COLUMN: Time for a reality check on Canada’s exports

Industrial transitions do not happen overnight, Jock Finlayson writes

Canada is a relatively small economy that depends heavily on international trade to underpin its prosperity.

An examination of what Canada sells to other countries sheds light on the industry sectors in which we possess competitive strengths. It stands to reason that the industries that supply the bulk of our exports are also the ones in which Canada enjoys some degree of global comparative advantage.

Unfortunately, many of our politicians don’t appear to think this way. Rather than asking what the country is actually good at producing and exporting, they dream about a future economy with a different industrial structure – typically, a structure in which “green” and “high-tech” goods and services predominate.

There is no doubt that tomorrow’s economy will be greener and more technologically sophisticated than the one we have now. But industrial transitions don’t happen overnight – they unfold over multiple generations. Nor do politicians generally have a decisive role in determining the details of the evolving industrial structure.

A few things stand out from the chart.

The first is the crucial place of natural resources in the export mix. In 2017, natural resource products accounted for 55 per cent of Canada’s merchandise exports (for the four Western provinces combined, the share was higher, closer to 80 per cent).

Energy alone represented more than one-fifth of the country’s goods exports last year, with oil by far the largest contributor. By any measure, natural resources carry enormous weight in our economy and remain foundational to Canada’s exports.

A second striking feature of the chart is the outsized contribution of the automobile sector – both vehicle assembly and parts – to the Canadian export economy: about 17 per cent of merchandise export receipts in 2017, with most of this based on shipments to the United States.

This underscores the importance of preserving the integrated North American automobile manufacturing sector at a time when NAFTA is being re-negotiated at the behest of a protectionist-minded American administration.

READ MORE: Liberals won’t compromise on culture, dispute resolution in NAFTA talks, Trudeau says

A third point is the very modest role of what Export Development Canada classifies as “advanced technology products” within Canada’s overall export basket. All advanced technology products together provide less than four per cent of the country’s merchandise exports.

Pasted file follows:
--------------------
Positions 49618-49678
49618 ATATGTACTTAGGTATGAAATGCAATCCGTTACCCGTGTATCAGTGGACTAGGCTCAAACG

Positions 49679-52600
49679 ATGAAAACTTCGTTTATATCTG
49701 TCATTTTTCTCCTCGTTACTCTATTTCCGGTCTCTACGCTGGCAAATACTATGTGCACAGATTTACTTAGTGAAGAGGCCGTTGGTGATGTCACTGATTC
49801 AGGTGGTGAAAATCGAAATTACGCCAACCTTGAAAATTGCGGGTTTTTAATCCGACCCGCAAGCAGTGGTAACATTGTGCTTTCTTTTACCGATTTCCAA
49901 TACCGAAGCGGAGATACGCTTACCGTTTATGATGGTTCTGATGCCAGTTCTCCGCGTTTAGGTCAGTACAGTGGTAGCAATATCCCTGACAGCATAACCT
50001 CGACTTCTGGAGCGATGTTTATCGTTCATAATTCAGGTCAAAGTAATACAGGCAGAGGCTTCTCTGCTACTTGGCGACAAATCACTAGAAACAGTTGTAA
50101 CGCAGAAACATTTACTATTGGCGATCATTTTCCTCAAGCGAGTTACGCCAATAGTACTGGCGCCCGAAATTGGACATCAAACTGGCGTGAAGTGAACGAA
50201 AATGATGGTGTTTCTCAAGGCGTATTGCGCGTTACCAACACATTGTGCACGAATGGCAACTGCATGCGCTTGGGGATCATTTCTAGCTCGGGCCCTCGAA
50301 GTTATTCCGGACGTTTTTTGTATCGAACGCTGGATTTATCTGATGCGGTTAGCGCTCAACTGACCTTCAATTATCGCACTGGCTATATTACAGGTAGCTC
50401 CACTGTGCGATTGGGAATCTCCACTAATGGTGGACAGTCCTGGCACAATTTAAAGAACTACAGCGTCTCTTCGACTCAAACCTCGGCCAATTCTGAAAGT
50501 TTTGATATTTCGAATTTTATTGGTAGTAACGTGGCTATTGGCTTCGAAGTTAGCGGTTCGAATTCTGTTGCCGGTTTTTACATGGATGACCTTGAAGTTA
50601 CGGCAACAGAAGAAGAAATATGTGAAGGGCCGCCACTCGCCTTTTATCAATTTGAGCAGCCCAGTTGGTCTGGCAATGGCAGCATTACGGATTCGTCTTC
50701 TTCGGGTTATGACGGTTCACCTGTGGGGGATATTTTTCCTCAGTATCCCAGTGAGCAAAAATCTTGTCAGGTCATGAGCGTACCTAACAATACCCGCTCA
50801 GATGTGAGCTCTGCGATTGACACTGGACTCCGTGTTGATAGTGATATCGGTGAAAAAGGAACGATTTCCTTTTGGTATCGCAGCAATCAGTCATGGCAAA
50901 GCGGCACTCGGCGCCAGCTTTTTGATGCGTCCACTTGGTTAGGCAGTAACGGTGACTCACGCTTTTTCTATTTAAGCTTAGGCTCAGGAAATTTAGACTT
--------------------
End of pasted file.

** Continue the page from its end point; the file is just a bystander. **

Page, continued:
As for the “clean tech” products that garner so much attention from many politicians these days, they make up perhaps one per cent of Canada’s exports – i.e., a miniscule sliver, albeit one that is expected to grow in the coming years.

At a time when Canada is seeing investment dollars and production activity migrate to the U.S. and other jurisdictions across the entire array of natural resource industries as well as in many segments of manufacturing, our policy-makers should be working harder to bolster the competitive position of the industries that are paying the bills today, instead of ruminating about a hoped-for economic future whose shape is in any case largely beyond their control.

Jock Finlayson is executive vice president and chief policy officer of the Business Council of British Columbia

Like us on Facebook and follow us on Twitter

Just Posted

How much does your city spend per person on snow removal?

Black Press Media compares 2018 ice and snow removal budgets of various Lower Mainland communities

B.C. BUDGET: Surplus $374 million after bailouts of BC Hydro, ICBC

Growth projected stronger in 2020, Finance Minister Carole James says

UPDATE: Chilliwack man arrested for Agassiz break and enters

Westin Ferguson, 19, faces charges relating to break and enters throughout Agassiz

Short closures on Agassiz-Rosedale Bridge during pier upgrades

The project comes before the major retrofit of the bridge, which has been in the works since 2017

Preliminary inquiry starts for Chilliwack woman charged in 2016 fatal hit-and-run

Linnea Labbee, 70, accused in Dec. 1, 2016 incident that killed 78-year-old Fourghozaman Firoozian

VIDEO: Wheelchairs teach Agassiz students acceptance through sport

Teacher Donna Gallamore brought wheelchairs to the Kent Elementary for learning and fun

NDP candidates push for stronger climate action as Singh supports LNG Canada

Singh has tried to project unity in the party while facing internal criticism for poor fundraising and low support in the polls

‘Riya was a dreamer’: Mother of slain 11-year-old Ontario girl heartbroken

Her father, Roopesh Rajkumar, 41, was arrested some 130 kilometres away

‘Bullet missed me by an inch’: Man recounts friend’s killing at Kamloops hotel

Penticton man witnessed Summerland resident Rex Gill’s murder in Kamloops

B.C. BUDGET: Income assistance raise still leaves many below poverty line

$50 per month increase included in funding for poverty and homelessness reduction

B.C. BUDGET: Indigenous communities promised billions from gambling

Extended family caregiver pay up 75 per cent to keep kids with relatives

B.C. BUDGET: New benefit increases family tax credits up to 96 per cent

BC Child Opportunity Benefit part of province’s efforts to reduce child poverty

B.C. BUDGET: Carbon tax boosts low-income credits, electric vehicle subsidies

Homeowners can get up to $14,000 for heating, insulation upgrades

B.C. man survives heart attack thanks to Facebook

A Princeton man suffered a heart attack while at an isolated property with no cell service

Most Read